Parents force daughter to work in freak show as "Werewolf Girl"

To everyone around her she was a freak. Yet despite her appearance, she was a perfectly normal little girl. Alice Elizabeth Doherty was known as the "Minnesota Woolly Girl" due to her incredibly bushy hair which grew all over her body, including her face.

She was born on March 14, 1887 in Minneapolis and was soon diagnosed with hypertrichosis, a rare disease also known as "Werewolf Syndrome" at the time. At birth she already had two inches of fine, blond hair covering her body. Alice was the first documented case of this condition in the United States.

No one else in Alice's family suffered from the condition — her parents and siblings all had normal hair growth. But Alice looked very different and was soon the talk of the neighborhood. For the family it was difficult. Her parents felt self-conscious about their "unique" daughter — in those days it was quite normal for people who looked different or had disabilities to become outcasts from society.

At first Alice's father Aloysius had a tough time dealing with the situation. But when he noticed how curious the neighbors were, it gave him an idea that would help the family capitalize on the situation — he would charge people admission to come and see his "werewolf girl."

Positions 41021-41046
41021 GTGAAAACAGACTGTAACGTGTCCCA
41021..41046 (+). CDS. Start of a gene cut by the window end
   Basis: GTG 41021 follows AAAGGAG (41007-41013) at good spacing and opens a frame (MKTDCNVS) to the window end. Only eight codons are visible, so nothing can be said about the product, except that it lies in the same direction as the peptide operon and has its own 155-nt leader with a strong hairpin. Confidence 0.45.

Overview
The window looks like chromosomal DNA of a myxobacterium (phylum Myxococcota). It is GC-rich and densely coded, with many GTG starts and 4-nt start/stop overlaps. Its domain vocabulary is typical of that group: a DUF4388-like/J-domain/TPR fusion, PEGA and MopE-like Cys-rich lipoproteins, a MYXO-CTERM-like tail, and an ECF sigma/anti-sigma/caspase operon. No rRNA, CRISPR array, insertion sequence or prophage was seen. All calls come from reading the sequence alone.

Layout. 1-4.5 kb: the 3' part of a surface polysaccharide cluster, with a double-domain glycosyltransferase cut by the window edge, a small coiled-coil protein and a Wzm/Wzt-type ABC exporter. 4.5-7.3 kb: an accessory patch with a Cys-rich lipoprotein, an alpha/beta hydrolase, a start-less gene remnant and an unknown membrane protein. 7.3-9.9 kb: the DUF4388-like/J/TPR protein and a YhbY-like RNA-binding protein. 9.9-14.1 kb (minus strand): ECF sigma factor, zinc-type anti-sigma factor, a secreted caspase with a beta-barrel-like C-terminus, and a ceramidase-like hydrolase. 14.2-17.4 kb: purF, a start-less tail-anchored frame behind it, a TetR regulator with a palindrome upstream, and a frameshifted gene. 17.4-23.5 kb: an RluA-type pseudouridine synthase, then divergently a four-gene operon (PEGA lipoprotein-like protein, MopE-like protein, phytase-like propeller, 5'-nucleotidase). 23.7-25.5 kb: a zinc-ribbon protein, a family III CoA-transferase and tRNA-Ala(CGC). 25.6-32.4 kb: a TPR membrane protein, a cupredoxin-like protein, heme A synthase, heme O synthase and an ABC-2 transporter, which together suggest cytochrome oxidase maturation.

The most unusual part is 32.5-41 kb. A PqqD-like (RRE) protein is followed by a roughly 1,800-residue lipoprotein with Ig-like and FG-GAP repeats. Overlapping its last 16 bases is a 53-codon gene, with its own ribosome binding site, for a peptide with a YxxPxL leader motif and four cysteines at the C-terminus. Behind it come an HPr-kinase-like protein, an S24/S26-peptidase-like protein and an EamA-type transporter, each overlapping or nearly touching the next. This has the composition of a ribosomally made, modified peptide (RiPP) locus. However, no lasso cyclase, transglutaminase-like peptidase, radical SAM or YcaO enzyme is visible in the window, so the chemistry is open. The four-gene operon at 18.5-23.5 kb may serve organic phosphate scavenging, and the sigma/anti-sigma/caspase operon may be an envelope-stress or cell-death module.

Alice was only two years old when her father first put her on display. First she was only a local sensation, but soon her father saw greater potential and took her and the family on long tours through the Midwest. Alice was often used as a window display in the bigger cities where hordes of people would gather and stare at her in amazement. City to city, show to show, the tour continued and the family made a comfortable living from the ticket sales.

And Alice wasn't the only hairy outcast earning a living from her appearance. At the time, Lionel the Lion-faced Man and Jo-Jo the Dog-faced Boy were more famous and financially successful than Alice. Her competitors had professional promoters and because they were from other countries, they had a more exotic appeal with U.S. audiences than the nice little girl from Minnesota.

At the age of five, Alice's hair was five inches long and by the time she became a teenager, it was nearly eight inches. Yet despite her outward "wolf-like" appearance, on the inside Alice was still the girl next door, always pleasant and polite. Journalists described her as a bright and curious child who was very playful and a bit rambunctious. But one thing she wasn't was an entertainer. She had never wanted to be put on display in front of crowds of people and hadn't enjoyed a second of it.

By 1915 Alice's career as a freak show entertainer came to an end. The family had saved enough money to live comfortably and Alice as able to return to a normal life, even if only a relatively short one.

On June 13, 1933 Alice died peacefully in Dallas and the cause of death was never revealed. One can only hope that her last few years out of the limelight were enjoyable enough to make up for her lost childhood.


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